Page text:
a point. It would be helpful if the EU would recognize compliance with a
GFSI-benchmarked standard as compliance with HACCP, and if the U.S. would recognize it as compliance with HARPC [Hazard Analysis and Risk-Based Preventive
Controls]. This being said, if a business wants to export to the EU, it has to identify
CCPs in its process; if it wants to export to the U.S., it needs to have a risk-based
control plan and employ a Preventive Controls-Qualified Individual.
Apart from process requirements, product requirements apply. These include
quality standards addressing the composition of products (how much cocoa in choc-
olate? are noncocoa fats allowed?), levels of contaminants,
Government regulatory authorities, the
food industry, public welfare organiza-
tions, and scientists should participate
together to promote the global develop-
ment and progress of food safety.
FSM: Do you think the ISO 22000
standard already meets the need for international harmonization? Why or why
SAAT: ISO 22000, especially its
latest version (ISO 22000:2018), is the
ideal standard for international harmo-
nization of food safety management
for businesses. It combines and supple-
ments the core elements of ISO 9001
and HACCP to provide an effective
framework for the development, imple-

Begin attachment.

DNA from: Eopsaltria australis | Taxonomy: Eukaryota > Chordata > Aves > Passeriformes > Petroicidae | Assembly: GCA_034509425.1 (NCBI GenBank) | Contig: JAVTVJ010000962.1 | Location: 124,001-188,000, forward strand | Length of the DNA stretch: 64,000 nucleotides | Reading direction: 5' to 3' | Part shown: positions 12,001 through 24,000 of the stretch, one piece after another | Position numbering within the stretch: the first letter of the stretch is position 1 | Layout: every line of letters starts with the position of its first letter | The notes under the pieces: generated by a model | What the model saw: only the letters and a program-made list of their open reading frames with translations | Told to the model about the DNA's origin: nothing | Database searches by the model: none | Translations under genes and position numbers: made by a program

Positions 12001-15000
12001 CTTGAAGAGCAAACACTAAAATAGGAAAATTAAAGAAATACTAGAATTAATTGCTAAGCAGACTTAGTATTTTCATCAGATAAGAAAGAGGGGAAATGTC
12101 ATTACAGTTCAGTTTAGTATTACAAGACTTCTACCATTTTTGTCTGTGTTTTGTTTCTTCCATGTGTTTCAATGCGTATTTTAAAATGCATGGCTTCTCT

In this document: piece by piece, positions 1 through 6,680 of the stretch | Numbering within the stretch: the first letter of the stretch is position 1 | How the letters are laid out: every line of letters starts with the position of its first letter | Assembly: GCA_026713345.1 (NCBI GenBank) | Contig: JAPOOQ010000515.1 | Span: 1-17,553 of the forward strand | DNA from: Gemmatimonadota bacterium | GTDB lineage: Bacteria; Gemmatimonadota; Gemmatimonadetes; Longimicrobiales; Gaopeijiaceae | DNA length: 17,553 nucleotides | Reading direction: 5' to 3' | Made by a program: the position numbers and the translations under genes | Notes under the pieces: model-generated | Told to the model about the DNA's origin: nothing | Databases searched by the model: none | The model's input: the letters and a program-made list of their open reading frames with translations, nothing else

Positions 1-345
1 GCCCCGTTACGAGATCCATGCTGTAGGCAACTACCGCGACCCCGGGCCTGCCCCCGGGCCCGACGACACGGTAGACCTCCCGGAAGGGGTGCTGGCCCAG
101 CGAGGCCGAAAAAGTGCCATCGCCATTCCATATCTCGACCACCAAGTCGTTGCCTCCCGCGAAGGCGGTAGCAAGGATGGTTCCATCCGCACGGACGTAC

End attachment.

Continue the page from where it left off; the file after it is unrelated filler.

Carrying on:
mentation, and continual improvement
of a documented food safety manage-
ment system. Furthermore, it has been
following internationally desired objec-
• Strengthen food safety,
• Ensure consumer protection and
strengthen their confidence,
• Encourage cooperation between in-
dustries and governments, and
• Improve cost performance through-
out the food supply chain.
CB: Both ISO 22000 and the Codex
food hygiene standards, guidelines,
and Codes of Practice are widely used.
However, Codex is referenced in the
WTO-SPS agreement, providing Codex
a large and important role in providing
guidance to the WTO and its members.
Thus, Codex standards should be the
basis for international harmonization.
BVDM: ISO 22000 is a food safety
management system. It could contribute to global harmonization insofar as
countries would be willing to accept certification against this standard as proof
of compliance with national process
requirements. Private standards such as
ISO can be used as a tool to deal with
differences in national requirements.
Additionally, private standards may
provide tools to deal with diversity in
public law requirements, but only up to
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